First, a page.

In general, the existence of very negative catastrophes implying high capital losses generates loss-distributions very asymmetric and with very heavy tails, as well as very closely correlated risks in the insurance industry. In a risk sharing plan, it is very important to diversify the risk provoked by very severe disasters, which can only be done by dealing with very conservative risk measures, related to very risk averse decision makers. Otherwise, more aggressive risk measures will not detect this contagion effect and might indicate a global diversification of the non-systemic risk and, simultaneously, lead to risk sharing strategies, making it grow the ruin probability of the whole system.
The analysis of Balbás et al. [17] may be easily adapted to the setting of this paper. The implication is that, under weak conditions, the optimal risk sharing strategy remains stable as the risk measure becomes more and more conservative. In fact, there is a limit in the large of this strategy. Thus, the method proposed in Section 3 must be complemented with a new analysis verifying the ruin probability of the involved companies. If the result is not adequate, then the optimal strategy must be reached with a more risk averse risk measure. The stability of the optimal strategy in the large will guarantee that “the probability of global ruin” may be controlled, even when facing heavy tails and high correlations. The example in Section 5 shows that the methodology of Section 3 usually leads to successful solutions ( C x in (20) totally diversifies the non-systemic risk and does not make it grow any probability of ruin), but strategies, such as C x ˜ , should be discarded if they were obtained.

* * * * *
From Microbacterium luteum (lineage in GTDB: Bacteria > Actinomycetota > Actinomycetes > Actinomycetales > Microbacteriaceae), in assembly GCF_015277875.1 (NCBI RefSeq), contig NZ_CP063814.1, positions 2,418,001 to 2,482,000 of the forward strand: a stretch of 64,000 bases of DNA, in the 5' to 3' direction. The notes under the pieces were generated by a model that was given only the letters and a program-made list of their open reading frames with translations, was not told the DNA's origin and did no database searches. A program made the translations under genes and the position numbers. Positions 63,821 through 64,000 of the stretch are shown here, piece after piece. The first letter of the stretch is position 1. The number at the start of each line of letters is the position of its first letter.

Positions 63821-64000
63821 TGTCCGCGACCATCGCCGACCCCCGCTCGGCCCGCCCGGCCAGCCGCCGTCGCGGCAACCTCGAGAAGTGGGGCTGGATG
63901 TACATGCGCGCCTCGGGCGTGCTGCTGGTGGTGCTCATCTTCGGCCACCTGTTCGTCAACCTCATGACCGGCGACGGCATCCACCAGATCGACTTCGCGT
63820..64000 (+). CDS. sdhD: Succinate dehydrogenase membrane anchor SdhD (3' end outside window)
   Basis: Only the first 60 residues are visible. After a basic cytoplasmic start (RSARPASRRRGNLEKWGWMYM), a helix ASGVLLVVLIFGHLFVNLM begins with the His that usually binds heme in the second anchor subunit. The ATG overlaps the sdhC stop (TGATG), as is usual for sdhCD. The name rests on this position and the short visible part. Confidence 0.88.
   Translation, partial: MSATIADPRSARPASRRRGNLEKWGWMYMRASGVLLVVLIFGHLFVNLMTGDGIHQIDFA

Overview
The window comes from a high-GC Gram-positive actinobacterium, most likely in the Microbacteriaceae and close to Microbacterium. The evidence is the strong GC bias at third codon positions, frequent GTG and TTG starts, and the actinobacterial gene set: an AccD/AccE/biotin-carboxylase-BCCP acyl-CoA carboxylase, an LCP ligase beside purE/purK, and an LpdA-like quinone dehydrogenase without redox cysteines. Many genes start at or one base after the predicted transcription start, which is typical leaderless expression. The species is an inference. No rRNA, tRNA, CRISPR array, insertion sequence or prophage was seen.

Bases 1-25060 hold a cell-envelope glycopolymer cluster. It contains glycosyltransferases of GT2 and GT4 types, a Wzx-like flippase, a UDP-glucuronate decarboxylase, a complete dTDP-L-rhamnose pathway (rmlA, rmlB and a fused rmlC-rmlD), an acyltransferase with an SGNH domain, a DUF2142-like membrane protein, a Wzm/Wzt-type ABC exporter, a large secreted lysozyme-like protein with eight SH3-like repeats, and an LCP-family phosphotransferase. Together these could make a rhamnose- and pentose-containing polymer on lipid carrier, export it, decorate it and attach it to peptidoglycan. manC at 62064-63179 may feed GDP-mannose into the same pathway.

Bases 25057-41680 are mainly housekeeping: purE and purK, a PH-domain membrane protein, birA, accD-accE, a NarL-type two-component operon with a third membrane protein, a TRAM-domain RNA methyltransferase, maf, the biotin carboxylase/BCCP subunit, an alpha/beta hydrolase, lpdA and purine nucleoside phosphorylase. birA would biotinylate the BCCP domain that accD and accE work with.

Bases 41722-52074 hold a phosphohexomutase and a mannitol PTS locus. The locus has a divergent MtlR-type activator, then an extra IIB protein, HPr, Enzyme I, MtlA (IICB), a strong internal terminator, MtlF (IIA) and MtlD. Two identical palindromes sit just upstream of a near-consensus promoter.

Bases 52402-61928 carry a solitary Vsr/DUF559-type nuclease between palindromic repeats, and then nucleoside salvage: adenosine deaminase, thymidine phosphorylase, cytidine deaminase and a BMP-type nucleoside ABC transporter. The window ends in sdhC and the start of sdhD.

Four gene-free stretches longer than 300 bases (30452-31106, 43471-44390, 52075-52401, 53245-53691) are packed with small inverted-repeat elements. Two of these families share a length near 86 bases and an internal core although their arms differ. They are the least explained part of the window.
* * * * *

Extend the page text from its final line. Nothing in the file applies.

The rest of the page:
7. Conclusions

The optimal reinsurance problem is a classical topic in Actuarial Mathematics. The usual viewpoint only considers the ceding company objective, though there are other approaches, taking into account the reinsurer opinion, too. This paper proposes a “reciprocal reinsurance” involving a general number of companies. The main purpose is the diversification of the non-systemic risk conserving every market share.
We have addressed the objective above by means of two stage Vector Optimization Problems. In the first step, every insurer computes his ideal risk level, and the second step provides an optimal risk sharing plan that integrates the objectives of all of the involved insurers and respects ideal points and market shares.
The usual mathematical methods do not apply to solve the proposed optimization problems, due to the lack of differentiability, so we have provided specific mathematical tools permitting us to give explicit solutions of the presented problems. These tools apply in a very general framework, since we can deal with both discrete and continuous probability spaces, and the risk measure assumptions are quite weak.
Numerical examples have shown how the proposed tools apply in practice, as well as the properties of the reached optimal risk sharing strategy. Furthermore, the examples have shown that under some particular conditions, the selected risk sharing plan might provoke the existence of scenarios that are very negative for all of the involved companies, making it grow the “probability of global bankruptcy”, with respect to this probability value, before the reinsurance contract. If so, the risk sharing plan should be modified, and a good way to do that is to choose a more conservative risk measure. The stability in the large of the optimal sharing plan guarantees that this “global ruin caveat” may be always solved. ☐

Acknowledgments

Research partially supported by “Comunidad Autónoma de Madrid” (Spain, Grant S 2009 / E S P 1594 ) and “MEyC” (Spain, Grants E C O 2009 14457 C 04 and E C O 2012 39031 C 02 01 ). The usual caveat applies.